Safety first – why businesses are learning to trust the cloud
As more organizations migrate towards the Cloud, those that remain skeptical are often asked why they continue to approach the idea of adoption with caution.
It’s a valid question – the technology has proven time and again that it can be extremely cost-effective and offer a good ROI, it can enable staff to work flexibly and theoretically from anywhere in the world, and it can dramatically improve a business’ levels of efficiency.
The benefits are such that firms that aren’t using the Cloud are finding themselves at such a competitive disadvantage. In other words, they need a really good reason for not implementing it into their operations.
However, the sticking point for many of those yet to make the leap is one that is certainly worth paying attention to – security. Failure to actively protect sensitive information within the Cloud could compromise the business, or open it up to possible legal action being launched against it in some situations.
It’s understandable that not every company leader will understand the ins and outs of the technology completely, just as it is to be expected that some will not feel comfortable in placing their trust in a system that could be perceived to carry more risks than what is offered by their current network.
That said, the landscape is changing and providers like Canopy – the open Cloud company are at the forefront of doing everything they can to reassure their clients that adoption of the Cloud does not automatically mean handing over control of the protection of their valuable data.
To support this notion, the European Union is also focusing its efforts on tightening the rules in this area with its proposed Data Protection Regulation later this year. That’s not the only measure, either – with plans afoot for a European Communications Network and the implementation of European cyber security strategies to ensure everyone knows where they stand when it comes to protecting sensitive files on the Cloud.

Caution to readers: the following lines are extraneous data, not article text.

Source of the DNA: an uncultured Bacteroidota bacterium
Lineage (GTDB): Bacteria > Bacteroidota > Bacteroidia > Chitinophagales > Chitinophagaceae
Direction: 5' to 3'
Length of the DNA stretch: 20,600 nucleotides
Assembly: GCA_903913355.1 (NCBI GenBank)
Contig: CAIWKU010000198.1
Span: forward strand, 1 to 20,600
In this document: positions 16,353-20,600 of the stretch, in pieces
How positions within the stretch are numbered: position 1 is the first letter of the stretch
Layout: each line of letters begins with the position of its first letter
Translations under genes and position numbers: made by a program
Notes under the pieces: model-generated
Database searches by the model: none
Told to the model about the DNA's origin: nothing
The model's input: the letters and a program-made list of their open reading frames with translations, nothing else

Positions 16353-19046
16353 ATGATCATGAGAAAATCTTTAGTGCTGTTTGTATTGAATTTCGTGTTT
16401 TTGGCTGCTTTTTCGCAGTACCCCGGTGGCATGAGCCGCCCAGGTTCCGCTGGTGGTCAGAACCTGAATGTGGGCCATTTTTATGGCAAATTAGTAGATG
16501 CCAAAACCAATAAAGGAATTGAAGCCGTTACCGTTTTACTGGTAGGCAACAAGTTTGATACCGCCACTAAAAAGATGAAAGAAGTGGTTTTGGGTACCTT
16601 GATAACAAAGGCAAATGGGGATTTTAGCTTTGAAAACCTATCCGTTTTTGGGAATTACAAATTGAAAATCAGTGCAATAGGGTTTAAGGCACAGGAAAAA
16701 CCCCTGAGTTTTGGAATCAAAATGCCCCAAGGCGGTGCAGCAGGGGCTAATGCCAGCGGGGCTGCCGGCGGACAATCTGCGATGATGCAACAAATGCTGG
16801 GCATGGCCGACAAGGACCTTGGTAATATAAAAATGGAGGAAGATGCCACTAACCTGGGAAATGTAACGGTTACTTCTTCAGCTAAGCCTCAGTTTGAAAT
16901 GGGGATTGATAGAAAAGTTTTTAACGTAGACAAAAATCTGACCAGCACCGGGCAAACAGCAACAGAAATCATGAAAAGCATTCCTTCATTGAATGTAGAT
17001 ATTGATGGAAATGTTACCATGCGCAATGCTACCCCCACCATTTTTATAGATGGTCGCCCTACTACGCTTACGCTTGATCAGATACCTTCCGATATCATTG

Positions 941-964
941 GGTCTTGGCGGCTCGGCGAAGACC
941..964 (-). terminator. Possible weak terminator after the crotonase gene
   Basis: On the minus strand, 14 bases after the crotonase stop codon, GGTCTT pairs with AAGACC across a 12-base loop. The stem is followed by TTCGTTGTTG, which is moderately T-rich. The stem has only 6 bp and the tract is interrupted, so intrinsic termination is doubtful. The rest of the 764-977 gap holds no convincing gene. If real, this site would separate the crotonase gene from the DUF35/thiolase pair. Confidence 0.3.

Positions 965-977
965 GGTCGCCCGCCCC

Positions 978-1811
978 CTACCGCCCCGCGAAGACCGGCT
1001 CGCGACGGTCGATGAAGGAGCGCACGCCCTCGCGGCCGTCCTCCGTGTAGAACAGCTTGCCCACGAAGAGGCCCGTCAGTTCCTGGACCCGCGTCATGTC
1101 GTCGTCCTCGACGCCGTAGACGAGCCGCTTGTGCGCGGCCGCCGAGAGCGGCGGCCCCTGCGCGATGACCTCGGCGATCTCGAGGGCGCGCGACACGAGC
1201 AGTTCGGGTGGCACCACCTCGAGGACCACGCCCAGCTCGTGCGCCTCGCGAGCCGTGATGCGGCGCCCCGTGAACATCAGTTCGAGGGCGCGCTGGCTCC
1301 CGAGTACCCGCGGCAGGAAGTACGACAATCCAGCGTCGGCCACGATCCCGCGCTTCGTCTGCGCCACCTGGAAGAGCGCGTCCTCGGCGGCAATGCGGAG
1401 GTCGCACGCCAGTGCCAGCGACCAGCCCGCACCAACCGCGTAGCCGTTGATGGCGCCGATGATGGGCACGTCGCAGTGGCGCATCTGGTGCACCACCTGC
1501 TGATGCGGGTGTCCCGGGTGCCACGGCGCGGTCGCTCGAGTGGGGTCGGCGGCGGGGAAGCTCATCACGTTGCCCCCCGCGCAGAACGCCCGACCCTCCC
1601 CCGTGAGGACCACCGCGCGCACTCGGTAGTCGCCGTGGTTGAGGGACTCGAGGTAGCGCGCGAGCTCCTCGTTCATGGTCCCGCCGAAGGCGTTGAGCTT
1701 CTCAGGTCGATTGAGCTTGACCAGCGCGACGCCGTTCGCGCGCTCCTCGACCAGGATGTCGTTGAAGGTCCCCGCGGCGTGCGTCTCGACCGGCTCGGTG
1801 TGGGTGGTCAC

Part of the proposals include the suggestion that non-compliant companies could face fines of as much as five per cent of their annual worldwide turnover or €100 million ($139 million). Meanwhile, individuals would also be given a “Right to be Forgotten”, by asking for their personal information to be permanently deleted by social media and tech organizations.
These certainly appear to be more than just half measures, aiming to raise awareness of the importance providers and enterprises alike need to place on keeping sensitive data secure.
The industry has responded so that companies can now take a much more tailored approach to managing how they protect the files they can’t afford third parties to get their hands on.
A perfect example of how technology has developed to allow users to get the best of both worlds is the hybrid Cloud. Mixing the scalability of the public model with the increased security options afforded by the private one, this invention should hopefully go some way towards encouraging those who have yet to embrace the Cloud that they can also benefit from its implementation in the future.